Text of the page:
It is particularly important to differentiate between "natural climate change" (which has happened throughout the history of the Earth), and "anthropogenic climate change", the extent of which is highly debatable. This is a distinction many warming proponents frequently fail to make.

Climate scientists have been engaging in highly questionable practices to further their views, so their breathless pronouncements of imminent doom should be viewed skeptically for the most part.

Another oft-overlooked fact in this debate is that no matter what the Western countries do regarding CO2, less wealthy countries including China, India and Russia have refused to reduce CO2 emissions. This means two things - that if Western countries adopt expensive CO2 controls, their economies will suffer greatly, and also that those controls will make no measurable difference by 2100. This is directly admitted by the IPCC.

Due to the many uncertainties surrounding this area, and the absolute lack of a compelling reason to spend trillions of dollars in the short term, the issue should be studied with a good deal of effort for the next ten to twenty years, until we actually have a true understanding of the risks, or lack thereof.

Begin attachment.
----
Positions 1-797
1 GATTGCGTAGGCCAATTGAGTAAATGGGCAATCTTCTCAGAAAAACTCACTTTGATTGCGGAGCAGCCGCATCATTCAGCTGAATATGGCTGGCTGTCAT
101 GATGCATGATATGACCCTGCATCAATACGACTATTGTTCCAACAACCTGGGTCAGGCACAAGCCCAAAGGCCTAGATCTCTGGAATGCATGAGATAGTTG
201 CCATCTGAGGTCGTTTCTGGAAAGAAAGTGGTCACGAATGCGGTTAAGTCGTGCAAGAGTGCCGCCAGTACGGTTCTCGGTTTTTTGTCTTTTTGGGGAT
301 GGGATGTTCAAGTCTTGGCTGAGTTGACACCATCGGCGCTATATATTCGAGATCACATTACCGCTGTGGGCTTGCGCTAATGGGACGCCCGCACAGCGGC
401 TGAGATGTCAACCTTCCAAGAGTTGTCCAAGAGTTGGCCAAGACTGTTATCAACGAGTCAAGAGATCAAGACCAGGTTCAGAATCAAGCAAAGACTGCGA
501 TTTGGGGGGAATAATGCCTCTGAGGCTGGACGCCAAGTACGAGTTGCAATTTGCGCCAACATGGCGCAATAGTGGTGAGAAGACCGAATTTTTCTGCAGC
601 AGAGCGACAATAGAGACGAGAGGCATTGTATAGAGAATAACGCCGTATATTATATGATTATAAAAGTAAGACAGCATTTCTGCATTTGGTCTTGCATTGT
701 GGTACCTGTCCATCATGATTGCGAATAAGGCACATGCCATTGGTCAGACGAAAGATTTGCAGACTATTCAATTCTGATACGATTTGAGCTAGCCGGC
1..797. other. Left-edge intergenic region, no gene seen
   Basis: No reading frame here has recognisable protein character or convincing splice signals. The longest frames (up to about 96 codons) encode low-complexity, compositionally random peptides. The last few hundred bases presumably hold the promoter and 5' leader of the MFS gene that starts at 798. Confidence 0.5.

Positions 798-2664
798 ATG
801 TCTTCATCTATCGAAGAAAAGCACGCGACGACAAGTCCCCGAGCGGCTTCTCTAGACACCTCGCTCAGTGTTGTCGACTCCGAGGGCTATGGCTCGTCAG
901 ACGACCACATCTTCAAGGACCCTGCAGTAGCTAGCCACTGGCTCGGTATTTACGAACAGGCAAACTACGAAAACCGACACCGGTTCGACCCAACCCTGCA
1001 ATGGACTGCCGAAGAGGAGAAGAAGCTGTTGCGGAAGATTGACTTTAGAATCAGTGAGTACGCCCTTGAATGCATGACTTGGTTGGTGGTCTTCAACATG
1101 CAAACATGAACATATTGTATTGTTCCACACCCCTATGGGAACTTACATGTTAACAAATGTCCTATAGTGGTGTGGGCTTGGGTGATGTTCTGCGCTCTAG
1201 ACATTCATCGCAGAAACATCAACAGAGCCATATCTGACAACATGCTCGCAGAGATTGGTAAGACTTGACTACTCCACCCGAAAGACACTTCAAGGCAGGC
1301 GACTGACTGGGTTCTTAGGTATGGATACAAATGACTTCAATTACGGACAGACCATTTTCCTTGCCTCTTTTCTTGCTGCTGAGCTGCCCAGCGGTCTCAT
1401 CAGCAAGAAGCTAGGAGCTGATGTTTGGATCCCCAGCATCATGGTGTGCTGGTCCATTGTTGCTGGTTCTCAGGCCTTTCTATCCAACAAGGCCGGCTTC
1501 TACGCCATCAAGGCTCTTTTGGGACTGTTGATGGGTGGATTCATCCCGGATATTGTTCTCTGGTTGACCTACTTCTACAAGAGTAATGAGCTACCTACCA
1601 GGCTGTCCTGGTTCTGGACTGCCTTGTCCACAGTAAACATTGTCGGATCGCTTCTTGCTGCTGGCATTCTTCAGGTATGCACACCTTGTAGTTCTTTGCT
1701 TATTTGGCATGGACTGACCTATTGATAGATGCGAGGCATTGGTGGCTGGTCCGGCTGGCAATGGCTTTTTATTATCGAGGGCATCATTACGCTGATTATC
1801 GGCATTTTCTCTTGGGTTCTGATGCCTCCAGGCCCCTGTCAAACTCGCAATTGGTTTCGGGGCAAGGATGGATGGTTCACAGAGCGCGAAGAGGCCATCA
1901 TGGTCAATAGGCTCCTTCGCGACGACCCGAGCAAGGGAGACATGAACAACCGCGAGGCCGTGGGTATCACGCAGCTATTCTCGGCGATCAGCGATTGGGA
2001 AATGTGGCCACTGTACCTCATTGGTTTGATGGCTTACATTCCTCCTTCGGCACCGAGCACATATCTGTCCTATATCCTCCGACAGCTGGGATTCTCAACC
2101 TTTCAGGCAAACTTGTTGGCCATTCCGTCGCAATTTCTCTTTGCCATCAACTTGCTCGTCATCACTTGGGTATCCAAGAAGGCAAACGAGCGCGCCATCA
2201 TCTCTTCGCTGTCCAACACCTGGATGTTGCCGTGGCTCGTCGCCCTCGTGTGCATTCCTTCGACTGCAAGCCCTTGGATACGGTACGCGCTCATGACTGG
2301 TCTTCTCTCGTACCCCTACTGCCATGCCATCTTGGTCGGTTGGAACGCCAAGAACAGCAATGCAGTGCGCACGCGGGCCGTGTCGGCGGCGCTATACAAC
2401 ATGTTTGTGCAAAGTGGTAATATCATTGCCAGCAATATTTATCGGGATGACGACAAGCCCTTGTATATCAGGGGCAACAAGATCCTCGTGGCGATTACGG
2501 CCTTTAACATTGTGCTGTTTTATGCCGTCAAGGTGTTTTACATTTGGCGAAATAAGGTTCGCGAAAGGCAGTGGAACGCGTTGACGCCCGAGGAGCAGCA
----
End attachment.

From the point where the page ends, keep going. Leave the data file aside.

There, much better.

In support of my contention that scientists are divided, one data point is:

The resignation of Harold Lewis, an Emeritus Professor of Physics at the University of California, Santa Barbara from the American Physical Society, over what he views as the global warming hoax.

There are plenty of scientists who have valid disagreements with the AGW hypothesis as currently stated.


nice post
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Quoting MiamiHurricanes09:
Yes, he was probably showing the GFS. Any forecast beyond 5 days is low-accuracy and I tend to not pay attention to them, unless we're dealing with a well-developed tropical cyclone. Yes, you should monitor the situation, no, you shouldn't be anticipating hurricane conditions at this point in the game.


Well since 1992 and I lived in Cutler Ridge I always worry about this and try to keep on top of it. If people on here that "cheerlead" these storms only understood what they do, and I mean live with them and the afterwards they wouldn't be so cheery and "handsclapping" when one of these monsters is forming.